Harriet Frances Lloyd (1827, Corwen, Merionethshire, Wales – 12 May 1892, 183 King’s Road, St Pancras district)
The altar for the side-chapel was already ready in August 1894, two months ahead of the side-chapel’s opening. It was therefore used in the hall of the Mission Buildings in August and September that year whilst the nave and chancel were closed for finishing touches. It was in memory of the Anglican nun Harriet Frances Lloyd. She had been christened at Llansantffraid, Glyndyfrdwy, Merionethshire on 17 December 1829 and was one of seventeen children of Edward Lloyd (1779, Ruthin, Denbighshire) and his wife Frances. Perhaps her birthplace links her to William Pares, who retired to Corwen between 1868 and 1870 and was married to the sister of Agnes Madeline Scott, later a close friend of Llloyd’s.
Edward was a prominent barrister and land owner in Wales and first definitively appears in a census in 1851, when he is living at Raggatt, Corwen with his Harriet, his son Edward Lloyd Junior (1812, Corwen) and seventeen servants, including grooms, gardeners, maids and kitchen staff. Oddly, he is stated to be married but his wife was absent on census night. Both Harriet’s parents had probably died by 1861, when she was unmarried and running her own household at Hengwrt, Nannan Is Afon, Dolgelly, Merionethshire. She was very well off, with thirty-five acres and nine servants, and her household also included her sister Eliza Blackburn Lloyd (1824-1905) and her two daughters. Eliza had married Meredith James Vibart (1822 or 1823-1861), who she had met when he was appointed one of the two orderly officers at the East India Company Military College in Addiscombe, Surrey in 1849.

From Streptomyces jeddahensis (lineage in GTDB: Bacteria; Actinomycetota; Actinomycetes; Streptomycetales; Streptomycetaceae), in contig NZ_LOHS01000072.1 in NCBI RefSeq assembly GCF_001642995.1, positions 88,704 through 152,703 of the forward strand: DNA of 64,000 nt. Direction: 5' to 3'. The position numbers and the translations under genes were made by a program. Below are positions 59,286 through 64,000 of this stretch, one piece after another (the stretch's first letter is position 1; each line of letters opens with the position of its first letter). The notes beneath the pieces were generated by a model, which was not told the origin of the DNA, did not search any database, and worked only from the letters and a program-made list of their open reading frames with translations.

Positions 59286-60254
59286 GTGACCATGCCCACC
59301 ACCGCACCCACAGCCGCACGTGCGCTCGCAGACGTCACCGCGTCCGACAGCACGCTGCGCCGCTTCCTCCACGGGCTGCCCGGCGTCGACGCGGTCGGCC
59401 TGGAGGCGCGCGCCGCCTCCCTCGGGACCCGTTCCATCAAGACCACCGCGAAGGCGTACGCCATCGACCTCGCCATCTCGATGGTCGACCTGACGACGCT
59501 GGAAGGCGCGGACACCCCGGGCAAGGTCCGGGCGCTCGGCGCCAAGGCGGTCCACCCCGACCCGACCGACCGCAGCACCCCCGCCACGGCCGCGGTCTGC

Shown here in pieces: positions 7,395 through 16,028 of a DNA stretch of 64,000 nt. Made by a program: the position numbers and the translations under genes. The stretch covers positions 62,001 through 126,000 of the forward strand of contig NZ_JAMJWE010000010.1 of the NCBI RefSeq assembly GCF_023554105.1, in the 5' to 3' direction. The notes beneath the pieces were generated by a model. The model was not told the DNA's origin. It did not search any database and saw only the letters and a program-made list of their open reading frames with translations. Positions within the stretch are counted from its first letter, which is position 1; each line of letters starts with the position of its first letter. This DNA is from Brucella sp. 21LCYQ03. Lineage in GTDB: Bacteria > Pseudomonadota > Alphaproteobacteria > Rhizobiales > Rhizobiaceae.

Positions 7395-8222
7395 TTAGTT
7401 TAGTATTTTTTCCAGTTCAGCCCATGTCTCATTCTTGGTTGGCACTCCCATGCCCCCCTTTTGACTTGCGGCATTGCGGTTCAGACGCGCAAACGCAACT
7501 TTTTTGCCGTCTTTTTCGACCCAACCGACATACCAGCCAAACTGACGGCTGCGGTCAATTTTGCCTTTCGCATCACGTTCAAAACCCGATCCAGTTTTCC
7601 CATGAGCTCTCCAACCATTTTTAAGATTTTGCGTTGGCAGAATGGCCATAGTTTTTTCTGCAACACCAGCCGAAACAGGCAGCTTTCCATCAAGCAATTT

He had first joined the East India Company as a 2nd Lieutenant in June 1840 and spent the next six years in India before going on a long leave, some of which he spent in South Africa at the Cape Colony with Augustus Fortunatus Bellasis (1822-72), East India Company civil servant, archaeologist and artist. The Vibart and Bellasis families were related through a couple of marriages; and the Bellasis family also knew the Forbes family of Bombay – Meredith James’ uncle John had married Anna Forbes. He then went to England on leave in 1848, prior to his appointment at Addiscombe.
He failed to find another post in England and took Eliza back to India with him in 1853, from which she wrote a set of letters still in the Centre for Maritime Historical Studies, Exeter University. There he was recorded in the 8th Bengal Native Artillery in 1854.
Llloyd originally entered the Clewer Community, also known as the Community of St John the Baptist, which had been founded in Clewer near Windsor in 1848. She was still there in 1871, shown in the census that year as “Head Sister in Charge” at St Andrew’s Hospital for Convalescents in Clewer, with seven sisters of mercy, one novice and twelve servants under her. The Hospital had 48 patients and was next door to a “House of Mercy” with a greater number of sisters, which housed women in poverty and prostitution being trained for domestic service, known by the census as “Inmates”. She left Clewer in 1873 and soon discovered a new project, the Diocesan House of Mercy for Fallen Women in the small Essex village of Great Maplestead.